Japan torrential rain in pictures: Aerial pictures show horror of Japan flooding

Japan torrential rain in pictures: Aerial pictures show horror of Japan flooding

Japan torrential rain in pictures: Aerial pictures show horror of Japan flooding

Prime Minister Shinzo Abe said on Sunday that rescuers were "working against time".

Roads are covered in mud waters after a landslide caused by heavy rains in Aki, Hiroshima prefecture, south-western Japan, on Saturday. Road blockages and power outages have also forced many companies to halt operations until the circumstances lift.

Residents clean up near a house damaged by heavy rain in Soja city, Okayama prefecture.

By Thursday afternoon, rainfall of about 457 mm (18 inches) had been recorded in some parts of the smallest main island of Shikoku over the last two days, with up to 400 mm (16 inches) more predicted in some areas in the next 24 hours.

Video from Okayama showed brown water engulfing residential areas with some people fleeing to rooftops and balconies, trying to catch the attention of hovering rescue helicopters.

People waif to be rescued on the top of a house nearly submerged in floodwaters caused by heavy rains in Kurashiki, Okayama prefecture, southwestern Japan, Saturday, July 7, 2018.

Officials said 170 patients and staff had been evacuated from the hospital, while the public broadcaster NHK later said about 80 people were still stranded.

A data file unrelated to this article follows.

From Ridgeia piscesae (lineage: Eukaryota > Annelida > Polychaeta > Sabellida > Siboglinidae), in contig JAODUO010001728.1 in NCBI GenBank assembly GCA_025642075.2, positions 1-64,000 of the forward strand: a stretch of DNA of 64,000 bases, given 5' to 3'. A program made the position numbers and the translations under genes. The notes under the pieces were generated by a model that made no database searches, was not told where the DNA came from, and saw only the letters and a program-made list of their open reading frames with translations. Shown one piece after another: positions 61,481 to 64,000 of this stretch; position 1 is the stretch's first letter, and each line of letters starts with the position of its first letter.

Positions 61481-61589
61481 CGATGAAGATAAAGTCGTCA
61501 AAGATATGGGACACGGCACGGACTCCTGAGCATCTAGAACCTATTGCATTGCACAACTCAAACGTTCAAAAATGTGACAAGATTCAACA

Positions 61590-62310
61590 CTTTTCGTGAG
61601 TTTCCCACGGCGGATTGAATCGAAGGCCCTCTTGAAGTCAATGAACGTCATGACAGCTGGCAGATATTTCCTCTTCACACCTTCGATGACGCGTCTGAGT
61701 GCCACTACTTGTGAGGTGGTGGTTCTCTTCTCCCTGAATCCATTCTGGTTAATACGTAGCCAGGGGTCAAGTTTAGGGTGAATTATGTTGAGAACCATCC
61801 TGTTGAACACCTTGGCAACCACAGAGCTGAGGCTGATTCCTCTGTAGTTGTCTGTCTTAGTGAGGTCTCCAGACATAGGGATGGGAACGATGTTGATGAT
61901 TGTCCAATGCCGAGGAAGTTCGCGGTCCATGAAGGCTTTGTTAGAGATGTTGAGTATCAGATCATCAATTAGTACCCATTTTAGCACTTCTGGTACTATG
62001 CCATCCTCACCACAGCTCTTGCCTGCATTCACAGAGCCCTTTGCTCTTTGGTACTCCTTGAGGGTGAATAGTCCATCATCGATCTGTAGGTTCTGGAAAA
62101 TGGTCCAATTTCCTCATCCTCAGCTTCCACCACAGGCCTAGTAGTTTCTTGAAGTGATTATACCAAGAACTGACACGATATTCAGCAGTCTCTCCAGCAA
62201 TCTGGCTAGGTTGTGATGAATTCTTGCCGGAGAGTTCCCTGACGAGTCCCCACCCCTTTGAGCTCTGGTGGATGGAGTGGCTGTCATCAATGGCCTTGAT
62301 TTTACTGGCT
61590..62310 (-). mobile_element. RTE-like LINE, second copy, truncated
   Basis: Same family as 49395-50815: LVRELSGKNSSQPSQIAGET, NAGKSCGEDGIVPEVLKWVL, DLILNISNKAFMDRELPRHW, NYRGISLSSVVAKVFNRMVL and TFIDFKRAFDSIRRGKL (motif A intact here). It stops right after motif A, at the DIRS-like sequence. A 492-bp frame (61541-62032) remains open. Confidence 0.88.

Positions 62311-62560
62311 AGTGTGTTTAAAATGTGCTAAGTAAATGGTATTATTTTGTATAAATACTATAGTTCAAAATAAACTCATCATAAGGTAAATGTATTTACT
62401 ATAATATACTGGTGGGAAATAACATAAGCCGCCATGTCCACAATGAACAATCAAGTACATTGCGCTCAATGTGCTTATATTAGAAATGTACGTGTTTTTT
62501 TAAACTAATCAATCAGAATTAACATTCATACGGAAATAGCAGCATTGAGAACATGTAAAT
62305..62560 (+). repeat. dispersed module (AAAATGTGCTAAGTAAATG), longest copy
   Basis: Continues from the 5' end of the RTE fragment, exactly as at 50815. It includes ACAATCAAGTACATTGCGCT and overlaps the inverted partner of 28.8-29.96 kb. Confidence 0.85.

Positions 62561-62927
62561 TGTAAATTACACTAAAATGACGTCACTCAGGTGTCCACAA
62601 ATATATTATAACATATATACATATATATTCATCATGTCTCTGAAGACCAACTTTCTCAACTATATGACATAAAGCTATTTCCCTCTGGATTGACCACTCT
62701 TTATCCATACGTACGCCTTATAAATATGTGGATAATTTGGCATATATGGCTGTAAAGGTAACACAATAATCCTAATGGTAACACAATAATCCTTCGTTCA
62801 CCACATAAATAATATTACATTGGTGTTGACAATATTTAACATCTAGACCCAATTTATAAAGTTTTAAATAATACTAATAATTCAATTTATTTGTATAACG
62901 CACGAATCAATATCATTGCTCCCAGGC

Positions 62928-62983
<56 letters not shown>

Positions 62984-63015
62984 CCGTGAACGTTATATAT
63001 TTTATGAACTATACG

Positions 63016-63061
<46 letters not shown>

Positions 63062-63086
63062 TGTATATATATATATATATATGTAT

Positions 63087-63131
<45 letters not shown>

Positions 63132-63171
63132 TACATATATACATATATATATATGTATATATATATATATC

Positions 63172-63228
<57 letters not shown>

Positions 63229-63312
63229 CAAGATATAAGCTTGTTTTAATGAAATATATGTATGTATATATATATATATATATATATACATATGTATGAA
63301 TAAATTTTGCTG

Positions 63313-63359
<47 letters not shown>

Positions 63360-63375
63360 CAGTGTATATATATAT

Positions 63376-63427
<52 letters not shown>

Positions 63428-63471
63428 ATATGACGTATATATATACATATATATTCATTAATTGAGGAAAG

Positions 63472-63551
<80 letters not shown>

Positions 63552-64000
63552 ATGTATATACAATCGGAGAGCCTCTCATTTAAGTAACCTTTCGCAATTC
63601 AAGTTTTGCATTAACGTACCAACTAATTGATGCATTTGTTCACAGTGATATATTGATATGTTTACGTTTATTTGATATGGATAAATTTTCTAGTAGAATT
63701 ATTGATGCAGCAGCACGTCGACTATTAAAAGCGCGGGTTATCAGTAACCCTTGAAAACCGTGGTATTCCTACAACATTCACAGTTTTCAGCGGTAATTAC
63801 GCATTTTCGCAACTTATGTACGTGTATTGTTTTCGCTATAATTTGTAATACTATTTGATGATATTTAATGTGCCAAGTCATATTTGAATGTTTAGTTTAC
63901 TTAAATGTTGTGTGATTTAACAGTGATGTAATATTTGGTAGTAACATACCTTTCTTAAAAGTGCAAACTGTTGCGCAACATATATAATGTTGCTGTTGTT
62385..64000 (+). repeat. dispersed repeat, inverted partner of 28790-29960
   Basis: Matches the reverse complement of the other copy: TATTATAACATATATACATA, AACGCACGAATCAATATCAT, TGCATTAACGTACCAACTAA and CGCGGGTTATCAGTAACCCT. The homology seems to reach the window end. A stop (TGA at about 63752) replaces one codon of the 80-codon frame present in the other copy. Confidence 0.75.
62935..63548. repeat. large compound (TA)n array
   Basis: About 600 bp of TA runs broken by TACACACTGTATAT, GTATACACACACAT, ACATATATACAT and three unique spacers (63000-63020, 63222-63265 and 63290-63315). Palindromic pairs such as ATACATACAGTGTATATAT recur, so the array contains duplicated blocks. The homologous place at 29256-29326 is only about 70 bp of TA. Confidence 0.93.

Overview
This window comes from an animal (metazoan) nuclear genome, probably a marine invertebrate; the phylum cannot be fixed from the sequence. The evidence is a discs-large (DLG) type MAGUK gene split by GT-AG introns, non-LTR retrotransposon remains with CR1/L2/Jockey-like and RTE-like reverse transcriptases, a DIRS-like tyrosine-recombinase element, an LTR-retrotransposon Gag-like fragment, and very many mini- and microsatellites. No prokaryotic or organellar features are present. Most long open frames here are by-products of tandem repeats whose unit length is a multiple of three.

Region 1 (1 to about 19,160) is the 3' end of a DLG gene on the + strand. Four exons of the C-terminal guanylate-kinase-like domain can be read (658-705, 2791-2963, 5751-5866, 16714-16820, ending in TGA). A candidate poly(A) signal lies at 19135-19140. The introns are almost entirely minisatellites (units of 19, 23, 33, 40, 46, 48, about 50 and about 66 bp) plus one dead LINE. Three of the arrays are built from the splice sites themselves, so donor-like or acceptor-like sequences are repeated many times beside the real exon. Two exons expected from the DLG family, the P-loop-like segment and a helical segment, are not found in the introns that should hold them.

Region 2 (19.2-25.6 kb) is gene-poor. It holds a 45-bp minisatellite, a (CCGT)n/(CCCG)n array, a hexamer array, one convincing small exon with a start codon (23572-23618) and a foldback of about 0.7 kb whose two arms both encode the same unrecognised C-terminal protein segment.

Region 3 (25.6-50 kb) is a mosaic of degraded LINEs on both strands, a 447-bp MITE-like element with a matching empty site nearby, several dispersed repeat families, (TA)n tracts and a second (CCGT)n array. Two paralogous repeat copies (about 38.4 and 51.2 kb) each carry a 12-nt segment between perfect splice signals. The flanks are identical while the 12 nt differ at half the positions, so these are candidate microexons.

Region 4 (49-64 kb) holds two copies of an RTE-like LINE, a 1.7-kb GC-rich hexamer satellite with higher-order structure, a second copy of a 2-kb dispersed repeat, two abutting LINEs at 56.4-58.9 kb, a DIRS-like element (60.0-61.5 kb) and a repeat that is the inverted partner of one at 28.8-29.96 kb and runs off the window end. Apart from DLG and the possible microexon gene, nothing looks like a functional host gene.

Of the 66 people, including those who went missing, 39 are in Hiroshima Prefecture, 10 in Ehime Prefecture and seven in Okayama Prefecture.

A woman in the Ehime prefecture was found dead on the second floor of a property hit by a landslide, according to news agency reports.

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Meanwhile, as rescue operations continued, landslide warnings were issued in more than a quarter of the nation's prefectures and evacuation orders remained in place for at least two million people.

At least 22 people have been reported missing following the weekend flooding, according to the Fire and Disaster Management Agency of Japan. "If it were her, I wouldn't be able to stop crying".

Japan's Self Defence Forces dispatched 180 personnel and 50 vehicles to Kyoto as trains across western and central Japan were stopped, including part of one Shinkansen bullet train line.

A nursing home is reportedly flooded in Kurashiki City, although further details are still unknown.

The Okayama prefecture said three people had died, six others were missing and seven were injured, while almost 500 were flooded.

Dozens have been reported killed, more are missing, as over 4 million people have been ordered to or advised to evacuate their homes.

Japan Meteorological Agency said a front in western and eastern Japan will continue to bring rain through Sunday, hampering rescue efforts from the storm's torrential rainfall that began earlier in the week.

Automakers including Mazda Motor Corp and Daihatsu Motor Co suspended operations at several plants on Saturday due to a shortage of parts or unsafe conditions.

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